We were able to achieve successes in these areas in the year 2016:
For all building projects, our planning manuals stipulate the use of resource conserving and long-lasting technology and materials. We also strive for the highest possible recycling rate. For many years already we have been surpassing the EU goal of 70 percent. In 2016 we made further improvements and increased the rate by another 14.3 percent. This means that we are already recycling 88% of our excavation material, concrete and asphalt demolition.
During operation of our road network, the use of road grit is naturally a dominating resource factor. Here we also succeeded in achieving a 2.1% reduction in 2016.
In 2017, there are significant increases in salt consumption across all regions. This mainly results from a strong onset of winter in early 2017 and a subsequent cold spell. In February, freezing rain was added on the northern side of the Alps and in the east, which led to a particularly high salt consumption. In November 2017 winter arrived unusually early.
In the coming years we will be converting preventive salting in winter road maintenance from dry salt to wet salt. In this way we can avoid losses due to blowing away, and can further reduce the amount of salt used. In collaboration with ZAMG (Central Institution for Meteorology and Geodynamics) we are also working on new prognosis models for predicting slippery frost and the road surface temperature. These models should be integrated into real-life operation this year. This will go hand in hand with a refined residual salt measurement on the road and more frugal scattering of road grit.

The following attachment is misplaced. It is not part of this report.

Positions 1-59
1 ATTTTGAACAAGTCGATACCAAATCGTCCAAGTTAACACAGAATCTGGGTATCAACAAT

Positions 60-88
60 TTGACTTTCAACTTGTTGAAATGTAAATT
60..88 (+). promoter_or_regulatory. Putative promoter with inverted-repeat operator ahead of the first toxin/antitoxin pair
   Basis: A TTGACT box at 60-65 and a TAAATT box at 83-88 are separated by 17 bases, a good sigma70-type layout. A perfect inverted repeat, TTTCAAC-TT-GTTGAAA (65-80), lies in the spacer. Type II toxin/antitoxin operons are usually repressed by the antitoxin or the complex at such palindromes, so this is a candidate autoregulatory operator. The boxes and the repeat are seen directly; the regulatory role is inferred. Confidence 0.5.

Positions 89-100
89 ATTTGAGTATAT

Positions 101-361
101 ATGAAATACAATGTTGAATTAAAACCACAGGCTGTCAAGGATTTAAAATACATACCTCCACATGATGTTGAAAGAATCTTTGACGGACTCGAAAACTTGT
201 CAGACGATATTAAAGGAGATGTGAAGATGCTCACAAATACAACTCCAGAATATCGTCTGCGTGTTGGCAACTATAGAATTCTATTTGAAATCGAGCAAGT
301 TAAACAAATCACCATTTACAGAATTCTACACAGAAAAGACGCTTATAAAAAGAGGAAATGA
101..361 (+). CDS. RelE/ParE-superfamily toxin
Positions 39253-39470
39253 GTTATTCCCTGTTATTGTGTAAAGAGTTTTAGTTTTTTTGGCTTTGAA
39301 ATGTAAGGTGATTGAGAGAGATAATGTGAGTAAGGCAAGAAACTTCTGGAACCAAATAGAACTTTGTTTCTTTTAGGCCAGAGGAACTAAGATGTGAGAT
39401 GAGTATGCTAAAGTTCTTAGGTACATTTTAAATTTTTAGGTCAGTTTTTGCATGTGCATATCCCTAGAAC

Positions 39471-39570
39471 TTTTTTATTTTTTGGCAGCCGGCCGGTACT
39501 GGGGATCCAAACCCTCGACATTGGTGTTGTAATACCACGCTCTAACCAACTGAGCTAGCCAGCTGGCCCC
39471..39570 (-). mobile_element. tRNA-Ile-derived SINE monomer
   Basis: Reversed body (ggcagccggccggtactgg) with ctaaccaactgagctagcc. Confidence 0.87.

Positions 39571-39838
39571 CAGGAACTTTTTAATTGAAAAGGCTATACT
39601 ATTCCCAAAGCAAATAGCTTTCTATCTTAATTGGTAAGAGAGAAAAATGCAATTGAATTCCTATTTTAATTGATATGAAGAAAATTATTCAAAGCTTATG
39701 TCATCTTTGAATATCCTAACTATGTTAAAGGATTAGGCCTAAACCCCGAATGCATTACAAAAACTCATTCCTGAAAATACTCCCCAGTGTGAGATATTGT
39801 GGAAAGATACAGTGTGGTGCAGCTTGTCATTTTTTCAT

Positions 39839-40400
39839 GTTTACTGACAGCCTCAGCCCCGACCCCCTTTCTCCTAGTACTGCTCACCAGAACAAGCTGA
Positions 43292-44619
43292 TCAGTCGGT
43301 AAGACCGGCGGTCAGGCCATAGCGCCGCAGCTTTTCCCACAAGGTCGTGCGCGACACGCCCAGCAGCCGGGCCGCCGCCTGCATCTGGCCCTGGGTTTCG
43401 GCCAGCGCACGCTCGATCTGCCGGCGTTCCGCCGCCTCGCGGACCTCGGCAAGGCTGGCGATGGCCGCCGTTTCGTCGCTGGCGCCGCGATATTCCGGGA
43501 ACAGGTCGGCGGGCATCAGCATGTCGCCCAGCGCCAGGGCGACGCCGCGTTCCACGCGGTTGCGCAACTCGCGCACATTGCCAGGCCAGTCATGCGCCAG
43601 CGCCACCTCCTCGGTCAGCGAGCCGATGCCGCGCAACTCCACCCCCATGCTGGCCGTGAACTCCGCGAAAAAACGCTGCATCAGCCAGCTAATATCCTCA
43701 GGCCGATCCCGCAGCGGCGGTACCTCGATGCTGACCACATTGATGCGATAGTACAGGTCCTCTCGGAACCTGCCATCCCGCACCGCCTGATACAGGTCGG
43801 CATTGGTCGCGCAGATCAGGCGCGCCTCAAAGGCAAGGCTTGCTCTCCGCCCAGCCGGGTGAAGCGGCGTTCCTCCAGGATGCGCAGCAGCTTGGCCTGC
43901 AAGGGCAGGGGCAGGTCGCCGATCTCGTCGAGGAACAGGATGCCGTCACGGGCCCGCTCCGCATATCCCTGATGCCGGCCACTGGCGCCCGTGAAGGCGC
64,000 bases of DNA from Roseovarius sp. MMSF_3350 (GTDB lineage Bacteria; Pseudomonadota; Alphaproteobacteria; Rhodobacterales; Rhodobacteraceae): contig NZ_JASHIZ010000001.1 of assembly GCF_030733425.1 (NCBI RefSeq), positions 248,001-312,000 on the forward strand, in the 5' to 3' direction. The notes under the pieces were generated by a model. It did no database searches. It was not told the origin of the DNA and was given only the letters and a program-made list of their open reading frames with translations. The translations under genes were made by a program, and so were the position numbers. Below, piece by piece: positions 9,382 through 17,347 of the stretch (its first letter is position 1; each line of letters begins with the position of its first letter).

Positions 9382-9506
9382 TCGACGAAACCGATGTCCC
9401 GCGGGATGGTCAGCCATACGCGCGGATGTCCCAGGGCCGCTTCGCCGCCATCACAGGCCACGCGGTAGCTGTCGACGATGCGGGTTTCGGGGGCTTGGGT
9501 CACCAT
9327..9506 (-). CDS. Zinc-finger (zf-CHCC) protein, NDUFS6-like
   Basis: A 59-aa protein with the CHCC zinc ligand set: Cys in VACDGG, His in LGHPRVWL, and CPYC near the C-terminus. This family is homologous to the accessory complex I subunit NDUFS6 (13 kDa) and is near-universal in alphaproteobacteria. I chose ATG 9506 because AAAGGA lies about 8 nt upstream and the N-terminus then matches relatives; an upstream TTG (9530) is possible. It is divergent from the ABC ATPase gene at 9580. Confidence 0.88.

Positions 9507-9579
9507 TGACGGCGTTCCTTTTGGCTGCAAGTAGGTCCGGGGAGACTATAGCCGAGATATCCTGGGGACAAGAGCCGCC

Of course, one of our most important resources is energy. Because of higher road safety standards, increasing traffic volume and additional tunnels, the energy usage increased by 1.6% in 2016. However, this increase was minimal in consideration of the new higher standards. We achieved this through comprehensive efficiency measures such as continued conversion to LED lighting, thermal renovation of almost all motorway maintenance centres, and replacing the oil heating systems there with more efficient energy sources such as gas, pellets, or biomass systems.
With water usage as well we are working on ongoing savings: For cleaning the roads with the sweeper, we use mostly process water. For sewer flushing and cleaning the oil separators, as of 2016 we are only employing service providers whose suction tank vehicles have a water recycling system. For cleaning tunnels, in 2015 we developed a needs-based tunnel cleaning procedure. In this way we hope to optimise the use of both water and energy. In the future, cleaning will not take place according to a prescribed schedule, but will be determined by the current degree of soiling in the tunnel. Because this also has an impact on the level of lighting and the energy required for it.